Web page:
Funding for a new position was also requested in the probation department’s budget following news that a grant that paid the department’s pretrial services officer is set to expire next month. Probation did not fill an open office manager job and instead used that money to fund the pretrial services officer for the remainder of this year and next. The position was created in 2020 and was based a new, mandatory Indiana Supreme Court rule, Criminal Rule of Procedure 26, which governs how courts make pretrial release determinations. The pretrial services office is tasked with assessing people who have been arrested before they can be released on a bond or on their own recognizance.
Ahead of budget request hearings, the county council also approved an amendment to the county’s salary ordinance to increase pay for all part-time county employees from a minimum of $9 to a$16.50 in May. Those part-time pay increases were also included in requests this year.
Next year’s estimated general fund budget is set at $8.6 million. Each year, Jaqcue Clements, an adviser with the Association of Indiana Counties, helps make sure the council does not submit a budget that cannot be funded with the projected tax revenue.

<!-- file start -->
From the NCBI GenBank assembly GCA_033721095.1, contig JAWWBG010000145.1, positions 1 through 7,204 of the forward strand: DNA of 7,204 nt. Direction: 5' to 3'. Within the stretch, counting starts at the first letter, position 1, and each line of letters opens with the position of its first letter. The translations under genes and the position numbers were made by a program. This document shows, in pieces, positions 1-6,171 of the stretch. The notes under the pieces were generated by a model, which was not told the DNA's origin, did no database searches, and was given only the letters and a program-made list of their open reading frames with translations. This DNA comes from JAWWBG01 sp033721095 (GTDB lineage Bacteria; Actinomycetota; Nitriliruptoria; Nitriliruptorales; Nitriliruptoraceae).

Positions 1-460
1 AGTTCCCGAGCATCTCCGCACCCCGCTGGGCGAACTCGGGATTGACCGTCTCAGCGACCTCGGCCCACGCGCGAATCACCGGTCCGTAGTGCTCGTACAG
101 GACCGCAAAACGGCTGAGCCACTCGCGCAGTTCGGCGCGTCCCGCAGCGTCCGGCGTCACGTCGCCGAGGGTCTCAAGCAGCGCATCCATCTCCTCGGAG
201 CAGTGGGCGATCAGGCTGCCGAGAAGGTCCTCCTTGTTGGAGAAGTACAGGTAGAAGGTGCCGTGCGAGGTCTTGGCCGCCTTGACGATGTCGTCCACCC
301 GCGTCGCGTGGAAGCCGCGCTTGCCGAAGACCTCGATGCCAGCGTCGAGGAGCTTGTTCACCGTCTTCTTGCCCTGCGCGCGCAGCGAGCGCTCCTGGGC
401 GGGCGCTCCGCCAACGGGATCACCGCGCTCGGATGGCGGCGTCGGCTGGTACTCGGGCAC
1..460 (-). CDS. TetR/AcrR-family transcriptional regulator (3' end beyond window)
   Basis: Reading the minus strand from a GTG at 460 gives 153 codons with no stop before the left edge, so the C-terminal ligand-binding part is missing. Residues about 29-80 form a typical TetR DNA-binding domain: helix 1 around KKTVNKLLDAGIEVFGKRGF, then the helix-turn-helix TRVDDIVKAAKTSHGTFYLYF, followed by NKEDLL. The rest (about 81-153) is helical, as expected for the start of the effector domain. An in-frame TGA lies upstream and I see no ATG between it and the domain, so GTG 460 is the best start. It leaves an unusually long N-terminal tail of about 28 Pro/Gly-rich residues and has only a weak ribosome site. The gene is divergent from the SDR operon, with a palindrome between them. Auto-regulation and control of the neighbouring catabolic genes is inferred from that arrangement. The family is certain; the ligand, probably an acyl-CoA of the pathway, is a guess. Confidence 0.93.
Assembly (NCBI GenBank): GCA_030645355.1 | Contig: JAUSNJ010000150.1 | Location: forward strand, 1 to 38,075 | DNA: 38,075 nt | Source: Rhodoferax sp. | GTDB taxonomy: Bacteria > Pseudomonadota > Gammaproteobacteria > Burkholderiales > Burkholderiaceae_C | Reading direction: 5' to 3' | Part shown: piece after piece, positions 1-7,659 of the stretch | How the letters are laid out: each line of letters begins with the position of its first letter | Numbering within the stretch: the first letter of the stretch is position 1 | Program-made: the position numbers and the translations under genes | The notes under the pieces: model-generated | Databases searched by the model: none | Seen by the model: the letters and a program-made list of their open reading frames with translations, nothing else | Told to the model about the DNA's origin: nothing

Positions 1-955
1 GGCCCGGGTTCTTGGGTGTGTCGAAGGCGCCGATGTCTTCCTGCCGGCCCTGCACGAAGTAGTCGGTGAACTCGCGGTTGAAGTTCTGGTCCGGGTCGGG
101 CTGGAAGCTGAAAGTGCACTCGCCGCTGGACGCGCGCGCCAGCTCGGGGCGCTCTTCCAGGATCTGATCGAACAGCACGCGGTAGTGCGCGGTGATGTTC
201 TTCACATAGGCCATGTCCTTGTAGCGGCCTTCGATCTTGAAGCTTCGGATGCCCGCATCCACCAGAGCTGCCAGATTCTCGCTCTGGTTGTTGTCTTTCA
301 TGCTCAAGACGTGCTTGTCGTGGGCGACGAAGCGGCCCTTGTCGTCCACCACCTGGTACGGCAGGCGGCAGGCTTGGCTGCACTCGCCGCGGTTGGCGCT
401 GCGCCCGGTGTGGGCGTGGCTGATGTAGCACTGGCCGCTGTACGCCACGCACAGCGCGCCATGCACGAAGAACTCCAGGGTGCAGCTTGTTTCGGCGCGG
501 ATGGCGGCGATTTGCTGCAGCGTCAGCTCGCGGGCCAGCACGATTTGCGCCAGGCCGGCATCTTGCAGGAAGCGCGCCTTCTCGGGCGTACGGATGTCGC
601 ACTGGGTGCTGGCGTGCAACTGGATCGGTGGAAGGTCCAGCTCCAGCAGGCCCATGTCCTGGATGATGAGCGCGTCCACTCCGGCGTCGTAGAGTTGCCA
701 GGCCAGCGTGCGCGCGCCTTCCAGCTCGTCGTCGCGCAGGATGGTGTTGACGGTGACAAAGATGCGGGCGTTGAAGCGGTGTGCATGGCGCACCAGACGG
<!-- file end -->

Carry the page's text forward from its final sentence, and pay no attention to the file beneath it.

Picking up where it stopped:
At the start of budget request hearings on Aug. 16, Clements told council members that the proposed budget being over the tax levy by $734,000 was “not as bad as it sounds” because the advertised budget is always bigger and the $750,000 the county currently has in the cash operating for the general fund helps offset how much is needed to help the budget be approved.
But Clements encouraged the council to continue to build the cash operating balance in the general fund moving forward to help cover unexpected health insurance costs with the goal being 15% of the county’s total budget leftover at the end of each year to cover additional appropriations.
This year’s budget was approved with $140,000 in cash operating balance, but by the time the budget was formally accepted, additional appropriations the council approved caused that balance to go down to $75,000 at the start of this year.